The Shape of Texas: Maps As Metaphors (Google eBook)

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Texas A&M University Press, 1995 - History - 118 pages
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Over the years America's most recognizable state outline has become one of its most potent symbols, a metaphor for Texas popular culture. In the last decade, the private, commercial, and official use of the Texas map as cultural symbol has boomed. Richard V. Francaviglia identifies this current trend as "Tex-map mania," and contends that the Texas map as icon integrates geography with history - and gives shape to a mythic landscape and to abstracted notions of what Texas is and who Texans are.
Written in a lively style that engages both the scholar and the general reader in a discussion of the power of symbol and the meaning and significance of a shared aesthetic, The Shape of Texas is at the crossroads of cartography and popular culture. Francaviglia uses more than one hundred illustrations in offering a provocative visual and written account of this important, yet much neglected, aspect of Texas history and the dynamics of a still emerging Texas identity.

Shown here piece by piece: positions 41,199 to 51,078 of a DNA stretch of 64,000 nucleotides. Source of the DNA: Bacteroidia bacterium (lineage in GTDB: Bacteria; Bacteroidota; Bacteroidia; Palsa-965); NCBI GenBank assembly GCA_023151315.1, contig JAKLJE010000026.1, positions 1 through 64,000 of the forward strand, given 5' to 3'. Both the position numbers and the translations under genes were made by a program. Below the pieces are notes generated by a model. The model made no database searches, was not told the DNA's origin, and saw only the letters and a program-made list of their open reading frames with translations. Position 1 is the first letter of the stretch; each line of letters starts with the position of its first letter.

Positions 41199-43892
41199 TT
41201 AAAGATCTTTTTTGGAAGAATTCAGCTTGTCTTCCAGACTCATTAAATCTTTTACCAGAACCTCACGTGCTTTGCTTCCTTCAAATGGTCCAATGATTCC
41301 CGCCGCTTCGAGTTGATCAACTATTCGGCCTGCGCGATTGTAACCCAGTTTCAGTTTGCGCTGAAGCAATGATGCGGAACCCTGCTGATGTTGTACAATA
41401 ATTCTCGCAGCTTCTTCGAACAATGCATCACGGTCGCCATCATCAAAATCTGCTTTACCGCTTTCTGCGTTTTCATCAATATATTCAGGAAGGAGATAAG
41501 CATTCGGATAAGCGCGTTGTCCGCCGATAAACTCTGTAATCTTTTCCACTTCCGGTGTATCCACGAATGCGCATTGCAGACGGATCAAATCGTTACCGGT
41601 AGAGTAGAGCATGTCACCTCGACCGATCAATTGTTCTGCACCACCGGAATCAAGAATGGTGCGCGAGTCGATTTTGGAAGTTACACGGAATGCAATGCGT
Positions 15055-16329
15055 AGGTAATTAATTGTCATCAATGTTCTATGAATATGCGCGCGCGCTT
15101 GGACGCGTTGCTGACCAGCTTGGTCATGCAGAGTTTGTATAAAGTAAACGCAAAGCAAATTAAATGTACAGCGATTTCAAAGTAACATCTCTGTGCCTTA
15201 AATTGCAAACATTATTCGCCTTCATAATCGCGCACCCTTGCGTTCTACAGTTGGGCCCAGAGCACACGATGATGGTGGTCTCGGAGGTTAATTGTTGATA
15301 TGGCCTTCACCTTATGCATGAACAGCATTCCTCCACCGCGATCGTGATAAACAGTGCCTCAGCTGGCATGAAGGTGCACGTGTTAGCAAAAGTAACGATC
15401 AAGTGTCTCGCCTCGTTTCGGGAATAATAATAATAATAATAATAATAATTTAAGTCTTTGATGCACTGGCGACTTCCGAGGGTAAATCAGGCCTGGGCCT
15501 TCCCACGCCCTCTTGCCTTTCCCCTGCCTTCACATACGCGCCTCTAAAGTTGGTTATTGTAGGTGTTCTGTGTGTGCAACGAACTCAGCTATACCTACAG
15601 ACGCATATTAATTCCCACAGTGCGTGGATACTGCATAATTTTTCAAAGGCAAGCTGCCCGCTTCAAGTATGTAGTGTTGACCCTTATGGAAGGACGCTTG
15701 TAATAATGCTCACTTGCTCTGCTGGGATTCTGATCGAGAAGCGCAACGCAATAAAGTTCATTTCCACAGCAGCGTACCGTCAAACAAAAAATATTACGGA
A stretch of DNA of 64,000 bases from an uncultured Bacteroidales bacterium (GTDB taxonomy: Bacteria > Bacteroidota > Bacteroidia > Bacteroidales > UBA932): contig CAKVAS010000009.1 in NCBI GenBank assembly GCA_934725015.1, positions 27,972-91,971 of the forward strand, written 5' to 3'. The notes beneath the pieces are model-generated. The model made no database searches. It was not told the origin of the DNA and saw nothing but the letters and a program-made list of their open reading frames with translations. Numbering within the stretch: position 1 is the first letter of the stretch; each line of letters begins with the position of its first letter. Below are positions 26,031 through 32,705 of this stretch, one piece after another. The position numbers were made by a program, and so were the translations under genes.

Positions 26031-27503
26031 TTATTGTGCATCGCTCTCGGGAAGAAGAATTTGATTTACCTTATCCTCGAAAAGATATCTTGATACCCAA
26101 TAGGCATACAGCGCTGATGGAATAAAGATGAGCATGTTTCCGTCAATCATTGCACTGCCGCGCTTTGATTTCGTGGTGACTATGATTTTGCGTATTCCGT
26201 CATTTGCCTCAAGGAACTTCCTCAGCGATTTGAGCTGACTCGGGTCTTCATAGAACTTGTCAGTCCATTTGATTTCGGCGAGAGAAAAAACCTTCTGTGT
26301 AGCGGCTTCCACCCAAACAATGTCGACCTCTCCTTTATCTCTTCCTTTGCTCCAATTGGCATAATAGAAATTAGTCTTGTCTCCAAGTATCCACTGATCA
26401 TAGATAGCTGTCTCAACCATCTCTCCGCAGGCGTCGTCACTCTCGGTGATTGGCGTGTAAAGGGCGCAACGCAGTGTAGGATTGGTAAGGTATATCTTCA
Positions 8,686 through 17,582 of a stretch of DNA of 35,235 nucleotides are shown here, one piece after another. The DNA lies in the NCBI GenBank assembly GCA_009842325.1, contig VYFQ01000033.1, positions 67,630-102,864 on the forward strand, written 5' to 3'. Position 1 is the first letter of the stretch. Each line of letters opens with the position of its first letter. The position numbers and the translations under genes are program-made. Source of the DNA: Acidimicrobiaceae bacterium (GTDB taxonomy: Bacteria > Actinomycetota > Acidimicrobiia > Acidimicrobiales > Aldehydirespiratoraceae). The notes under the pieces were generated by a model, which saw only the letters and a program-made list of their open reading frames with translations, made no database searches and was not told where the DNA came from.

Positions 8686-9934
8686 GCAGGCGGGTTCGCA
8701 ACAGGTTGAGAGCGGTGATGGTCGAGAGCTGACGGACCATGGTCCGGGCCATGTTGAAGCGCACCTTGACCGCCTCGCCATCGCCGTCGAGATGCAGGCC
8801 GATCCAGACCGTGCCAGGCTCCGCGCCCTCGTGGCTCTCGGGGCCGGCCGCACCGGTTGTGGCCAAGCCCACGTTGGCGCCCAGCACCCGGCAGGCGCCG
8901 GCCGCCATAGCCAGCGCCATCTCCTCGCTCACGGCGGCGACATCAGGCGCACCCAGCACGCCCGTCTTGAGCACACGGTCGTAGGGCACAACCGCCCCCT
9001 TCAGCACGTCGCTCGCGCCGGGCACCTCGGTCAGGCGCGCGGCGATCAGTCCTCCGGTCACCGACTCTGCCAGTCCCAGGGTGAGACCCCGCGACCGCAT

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1 Maps and Identity
2 The Shape of Texas
3 The Creation of an Icon
4 From Map to Symbol
The Map of Texas and the Future

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About the author (1995)

RICHARD V. FRANCAVIGLIA is an associate professor of history and the director of the Center for Greater Southwestern Studies and the History of Cartography at the University of Texas at Arlington. He has written more than twenty articles for geographical and historical journals. His two previous books are Hard Places: Reading the Landscape of America's Historic Mining Districts (1991) and The Mormon Landscape: Existence, Creation, and Perception of a Unique Image in the American West (1978).

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